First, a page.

days, for Bill Falck knew no shortcuts to victory. When he first brought Rivets
out in public for a race many laughed, for it was a funny-looking airplane. The
bulging canopy extended all the way to the spinner, and the airplane flew around
the pylons with its nose in the air. Bill had built his racer so he could fly it
while lying flat on his back, but this streamlining idea was declared unsafe shortly
before his first race in No. 92, and the hurried modifications weren't quite right.
He still placed second in the Consolation Race, though his speed was only 142.5
Rivets underwent the first of several major changes which were destined to turn
an also-ran into a winner for the following year - 1949. As operator of the small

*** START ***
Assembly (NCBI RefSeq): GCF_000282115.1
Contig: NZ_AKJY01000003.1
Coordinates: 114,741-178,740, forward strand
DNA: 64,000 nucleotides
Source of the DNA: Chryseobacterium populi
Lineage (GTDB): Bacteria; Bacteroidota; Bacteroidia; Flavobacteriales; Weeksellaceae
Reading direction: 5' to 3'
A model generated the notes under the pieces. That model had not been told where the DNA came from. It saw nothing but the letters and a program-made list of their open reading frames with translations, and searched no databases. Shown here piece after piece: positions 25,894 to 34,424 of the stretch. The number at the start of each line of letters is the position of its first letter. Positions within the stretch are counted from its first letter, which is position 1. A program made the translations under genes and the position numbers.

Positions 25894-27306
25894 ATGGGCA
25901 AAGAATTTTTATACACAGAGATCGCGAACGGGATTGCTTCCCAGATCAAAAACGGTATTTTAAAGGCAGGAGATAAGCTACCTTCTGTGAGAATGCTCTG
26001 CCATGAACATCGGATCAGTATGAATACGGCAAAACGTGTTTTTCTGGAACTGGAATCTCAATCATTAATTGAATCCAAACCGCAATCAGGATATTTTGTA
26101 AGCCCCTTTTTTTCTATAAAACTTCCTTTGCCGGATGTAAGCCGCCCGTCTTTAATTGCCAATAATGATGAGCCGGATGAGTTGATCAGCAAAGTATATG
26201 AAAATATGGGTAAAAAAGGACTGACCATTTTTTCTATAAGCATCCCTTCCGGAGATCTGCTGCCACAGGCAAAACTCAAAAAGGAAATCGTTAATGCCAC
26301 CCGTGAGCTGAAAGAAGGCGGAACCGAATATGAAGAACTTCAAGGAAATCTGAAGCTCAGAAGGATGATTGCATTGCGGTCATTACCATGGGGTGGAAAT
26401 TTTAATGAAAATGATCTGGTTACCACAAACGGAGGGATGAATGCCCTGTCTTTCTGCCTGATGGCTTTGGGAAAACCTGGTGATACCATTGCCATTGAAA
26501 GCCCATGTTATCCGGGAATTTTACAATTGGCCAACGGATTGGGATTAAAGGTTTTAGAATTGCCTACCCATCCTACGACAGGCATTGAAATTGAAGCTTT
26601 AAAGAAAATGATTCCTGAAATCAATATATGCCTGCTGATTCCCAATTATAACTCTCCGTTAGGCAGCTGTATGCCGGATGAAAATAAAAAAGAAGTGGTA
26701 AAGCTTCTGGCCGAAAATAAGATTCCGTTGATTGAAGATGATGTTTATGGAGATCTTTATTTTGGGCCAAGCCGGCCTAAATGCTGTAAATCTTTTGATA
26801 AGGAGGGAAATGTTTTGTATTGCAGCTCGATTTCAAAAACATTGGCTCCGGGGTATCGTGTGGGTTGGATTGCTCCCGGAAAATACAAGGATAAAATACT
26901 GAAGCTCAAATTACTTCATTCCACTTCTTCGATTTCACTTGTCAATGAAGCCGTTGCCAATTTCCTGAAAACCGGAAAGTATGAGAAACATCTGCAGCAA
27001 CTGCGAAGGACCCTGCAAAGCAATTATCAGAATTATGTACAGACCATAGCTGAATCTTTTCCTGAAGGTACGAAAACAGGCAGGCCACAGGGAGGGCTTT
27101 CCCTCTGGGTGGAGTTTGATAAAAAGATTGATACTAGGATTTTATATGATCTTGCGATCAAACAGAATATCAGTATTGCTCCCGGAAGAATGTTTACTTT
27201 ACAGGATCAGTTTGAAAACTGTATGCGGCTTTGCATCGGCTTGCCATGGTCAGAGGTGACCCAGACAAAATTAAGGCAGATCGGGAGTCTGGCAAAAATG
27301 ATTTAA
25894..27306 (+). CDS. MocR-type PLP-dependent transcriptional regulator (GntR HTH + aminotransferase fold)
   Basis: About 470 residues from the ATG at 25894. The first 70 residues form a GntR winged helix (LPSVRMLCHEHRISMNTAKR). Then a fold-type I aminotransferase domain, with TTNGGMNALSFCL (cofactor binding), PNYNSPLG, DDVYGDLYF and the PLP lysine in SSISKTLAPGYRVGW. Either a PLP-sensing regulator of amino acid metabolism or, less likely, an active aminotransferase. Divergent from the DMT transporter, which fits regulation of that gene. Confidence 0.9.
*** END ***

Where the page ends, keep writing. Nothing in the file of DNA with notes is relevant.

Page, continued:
Warwick Airport in New York, Falck had a lot of time on his hands when snow made
his dirt runway useless, so he put the time to good use by methodically re-working
his airplane, piece by piece. The first area to get a good going over was the canopy,
and the original "plastic bathtub" was replaced by a clean canopy made from pieces
of Aeronca Champion windshield. Months of hard work paid off to the tune of 20 mph
and first place in the Consolation Race at Cleveland.
Yet Falck and his Rivets were a full 15 mph behind the winners, and so few people
paid attention to them, except in the pits where "Willie" was becoming recognized
as a very competent student of racing. But they were no particular threat to people
like Steve Wittman and Bill Brennand and John Paul Jones, who were doing the winning